Billionaire Lewis Wins Another Big Bet as Hockney Smashes Record
(Bloomberg) -- Joe Lewis isn’t afraid of big bets.
The currency trader made more than $1 billion short-selling the British pound and Mexican peso in the 1990s. During the 2008 financial crisis he loaded up on shares of Bear Stearns Cos. Over the decades, he’s amassed a $5.8 billion fortune, which includes one of the world’s largest private art collections and soccer team Tottenham Hotspur, according to the Bloomberg Billionaires Index.
Thursday night in New York, the 81-year-old placed a wager on the strength of the art market, and it paid off in a big way.
Lewis’s painting by David Hockney -- “Portrait of an Artist (Pool with Two Figures)” -- sold for $90.3 million at Christie’s, dethroning Jeff Koons as the most expensive living artist at auction. Koons, 63, held the title since 2013, when his orange balloon dog sold for $58.4 million. The highest price paid for an artist in a private sale belongs to Jasper Johns, whose "Flag" sold to hedge fund billionaire Steve Cohen for about $110 million in 2010.
The Hockney had been estimated at an already-staggering $80 million. Even though prices for Hockney, 81, surged in recent months, the most expensive work -- 1990 landscape “Pacific Coast Highway and Santa Monica” -- fetched $28.5 million at Sotheby’s in May.
Lewis declined a guarantee despite offers of about $80 million, according to people familiar with the matter who asked not to be identified because the details are private. He was so confident the Hockney would sell for more that he opted to offer it without a reserve, a minimum price at which the work can be hammered down.
“The strategy was new to everyone, including us,” said Loic Gouzer, Christie’s chairman of postwar and contemporary art.
It was a bold move because bidding technically can start at $1. After it was announced last week, “everyone was ringing to leave a bid,” said Christie’s President Jussi Pylkkanen, the evening’s auctioneer.
On Thursday, at least seven parties vied for the Hockney, with a starting bid of $18 million. The final price of $90.3 million includes a $10.3 million buyer’s premium. The purchaser was a client of Marc Porter, chairman of Christie’s Americas.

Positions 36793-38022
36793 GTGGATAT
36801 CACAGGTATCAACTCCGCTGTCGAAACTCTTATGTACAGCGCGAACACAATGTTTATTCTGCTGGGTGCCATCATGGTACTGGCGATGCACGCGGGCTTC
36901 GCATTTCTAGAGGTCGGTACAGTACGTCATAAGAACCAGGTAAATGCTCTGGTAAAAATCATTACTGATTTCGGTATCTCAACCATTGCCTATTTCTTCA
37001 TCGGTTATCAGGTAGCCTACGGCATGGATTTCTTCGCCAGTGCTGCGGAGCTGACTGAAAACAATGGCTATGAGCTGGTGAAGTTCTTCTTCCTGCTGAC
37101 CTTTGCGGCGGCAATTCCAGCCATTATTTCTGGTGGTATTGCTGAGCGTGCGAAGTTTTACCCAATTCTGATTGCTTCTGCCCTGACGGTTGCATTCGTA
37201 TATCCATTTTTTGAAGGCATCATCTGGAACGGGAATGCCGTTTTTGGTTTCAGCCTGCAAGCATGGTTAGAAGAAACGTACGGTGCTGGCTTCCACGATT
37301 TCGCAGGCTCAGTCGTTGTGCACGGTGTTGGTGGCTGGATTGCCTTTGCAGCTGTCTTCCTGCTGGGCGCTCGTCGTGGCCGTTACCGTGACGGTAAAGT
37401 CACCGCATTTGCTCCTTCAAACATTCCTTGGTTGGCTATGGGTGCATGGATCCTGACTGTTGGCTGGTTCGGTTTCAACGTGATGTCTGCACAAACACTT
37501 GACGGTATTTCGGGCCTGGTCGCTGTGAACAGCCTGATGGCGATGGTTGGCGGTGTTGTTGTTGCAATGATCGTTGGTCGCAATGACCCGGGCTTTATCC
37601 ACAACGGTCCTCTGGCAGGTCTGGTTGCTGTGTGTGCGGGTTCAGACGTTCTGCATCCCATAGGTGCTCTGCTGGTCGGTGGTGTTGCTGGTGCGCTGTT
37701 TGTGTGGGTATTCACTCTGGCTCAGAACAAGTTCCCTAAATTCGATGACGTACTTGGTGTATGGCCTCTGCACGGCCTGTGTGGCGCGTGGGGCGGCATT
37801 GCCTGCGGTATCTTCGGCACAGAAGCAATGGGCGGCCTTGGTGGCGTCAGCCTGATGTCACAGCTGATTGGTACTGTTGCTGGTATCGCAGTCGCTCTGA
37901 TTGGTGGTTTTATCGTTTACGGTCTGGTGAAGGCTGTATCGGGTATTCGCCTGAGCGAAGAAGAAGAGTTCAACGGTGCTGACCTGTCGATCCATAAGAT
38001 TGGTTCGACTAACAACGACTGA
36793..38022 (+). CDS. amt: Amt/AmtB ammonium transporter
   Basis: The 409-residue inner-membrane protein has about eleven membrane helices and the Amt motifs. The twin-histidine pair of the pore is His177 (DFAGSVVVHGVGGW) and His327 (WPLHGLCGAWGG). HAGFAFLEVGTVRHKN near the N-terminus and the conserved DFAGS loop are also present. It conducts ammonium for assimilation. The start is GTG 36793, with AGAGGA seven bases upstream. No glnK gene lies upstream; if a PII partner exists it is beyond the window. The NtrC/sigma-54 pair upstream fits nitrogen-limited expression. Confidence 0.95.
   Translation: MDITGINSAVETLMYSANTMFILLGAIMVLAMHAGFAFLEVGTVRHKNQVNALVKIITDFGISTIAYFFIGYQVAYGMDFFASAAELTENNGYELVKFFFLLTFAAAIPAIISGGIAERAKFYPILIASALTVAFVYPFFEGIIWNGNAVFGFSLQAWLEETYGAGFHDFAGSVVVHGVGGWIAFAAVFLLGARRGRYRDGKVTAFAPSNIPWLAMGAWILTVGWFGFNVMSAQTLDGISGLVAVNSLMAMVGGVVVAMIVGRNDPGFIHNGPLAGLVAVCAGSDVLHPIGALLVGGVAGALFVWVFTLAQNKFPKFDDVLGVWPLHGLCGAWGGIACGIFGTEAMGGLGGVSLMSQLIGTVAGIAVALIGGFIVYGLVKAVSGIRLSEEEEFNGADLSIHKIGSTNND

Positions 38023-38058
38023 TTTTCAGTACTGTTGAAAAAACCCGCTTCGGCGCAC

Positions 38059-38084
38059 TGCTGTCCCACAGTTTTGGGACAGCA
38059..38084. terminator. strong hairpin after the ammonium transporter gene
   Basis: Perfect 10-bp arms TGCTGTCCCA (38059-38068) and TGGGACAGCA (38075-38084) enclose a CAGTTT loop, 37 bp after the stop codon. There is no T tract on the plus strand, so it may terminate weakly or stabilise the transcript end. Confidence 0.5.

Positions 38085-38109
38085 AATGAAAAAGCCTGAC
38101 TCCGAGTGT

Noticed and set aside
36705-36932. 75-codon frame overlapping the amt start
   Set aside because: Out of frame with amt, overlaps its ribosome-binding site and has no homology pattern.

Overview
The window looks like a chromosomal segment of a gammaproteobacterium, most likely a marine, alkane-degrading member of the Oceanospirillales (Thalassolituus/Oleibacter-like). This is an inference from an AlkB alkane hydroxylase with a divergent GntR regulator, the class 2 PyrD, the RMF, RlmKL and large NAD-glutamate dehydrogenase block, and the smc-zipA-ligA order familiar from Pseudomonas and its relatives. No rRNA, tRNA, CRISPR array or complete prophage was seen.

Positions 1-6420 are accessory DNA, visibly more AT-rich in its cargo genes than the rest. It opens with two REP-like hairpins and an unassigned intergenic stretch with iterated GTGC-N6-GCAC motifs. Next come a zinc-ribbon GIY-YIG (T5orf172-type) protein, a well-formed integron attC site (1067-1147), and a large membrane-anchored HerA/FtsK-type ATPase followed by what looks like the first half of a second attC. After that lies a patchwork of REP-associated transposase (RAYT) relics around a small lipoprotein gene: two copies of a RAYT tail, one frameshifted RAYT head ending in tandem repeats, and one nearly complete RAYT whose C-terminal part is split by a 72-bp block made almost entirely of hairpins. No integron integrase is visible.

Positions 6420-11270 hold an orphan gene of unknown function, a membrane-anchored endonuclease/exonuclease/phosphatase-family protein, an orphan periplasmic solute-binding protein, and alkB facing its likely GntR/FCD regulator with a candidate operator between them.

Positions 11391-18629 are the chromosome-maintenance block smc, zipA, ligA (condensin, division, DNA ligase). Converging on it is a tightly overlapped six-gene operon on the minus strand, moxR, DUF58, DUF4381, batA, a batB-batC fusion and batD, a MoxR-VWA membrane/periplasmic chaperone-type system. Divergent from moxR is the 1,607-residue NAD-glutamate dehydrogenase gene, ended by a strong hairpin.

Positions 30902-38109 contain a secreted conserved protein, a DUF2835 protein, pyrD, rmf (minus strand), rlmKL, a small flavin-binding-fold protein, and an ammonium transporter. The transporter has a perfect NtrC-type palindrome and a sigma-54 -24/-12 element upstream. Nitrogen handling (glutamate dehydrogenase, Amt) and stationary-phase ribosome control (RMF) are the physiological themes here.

Hockney’s 1972 canvas depicts two men. One, fully clothed, stands at the edge of a swimming pool gazing down at another, who’s submerged. The hilly landscape behind them was inspired by the South of France. The standing man is Peter Schlesinger, an artist and Hockney’s ex-lover. Hockney was working on the painting at the time their relationship was ending.
Lewis, whose collection includes pieces by Picasso, Klimt and Degas, bought the Hockney from fellow billionaire collector David Geffen in 1995.
“He is someone who has an extraordinary eye,” said Pylkkanen, who has known Lewis for years. “He has a fantastic collection of British artists. Freud is a passion of his.”
The painting led Christie’s postwar and contemporary evening sale that totaled $357.2 million, within the estimated range. A similar auction last year brought in $785.9 million, including Leonardo Da Vinci’s “Salvator Mundi,” which sold for $450 million.
This week’s sales, which kicked off Nov. 11 and included Impressionist, modern, postwar and contemporary art, have generated $1.96 billion, eclipsing the $1.8 billion estimate. Auctions of lower-priced art continue Friday at Christie’s.
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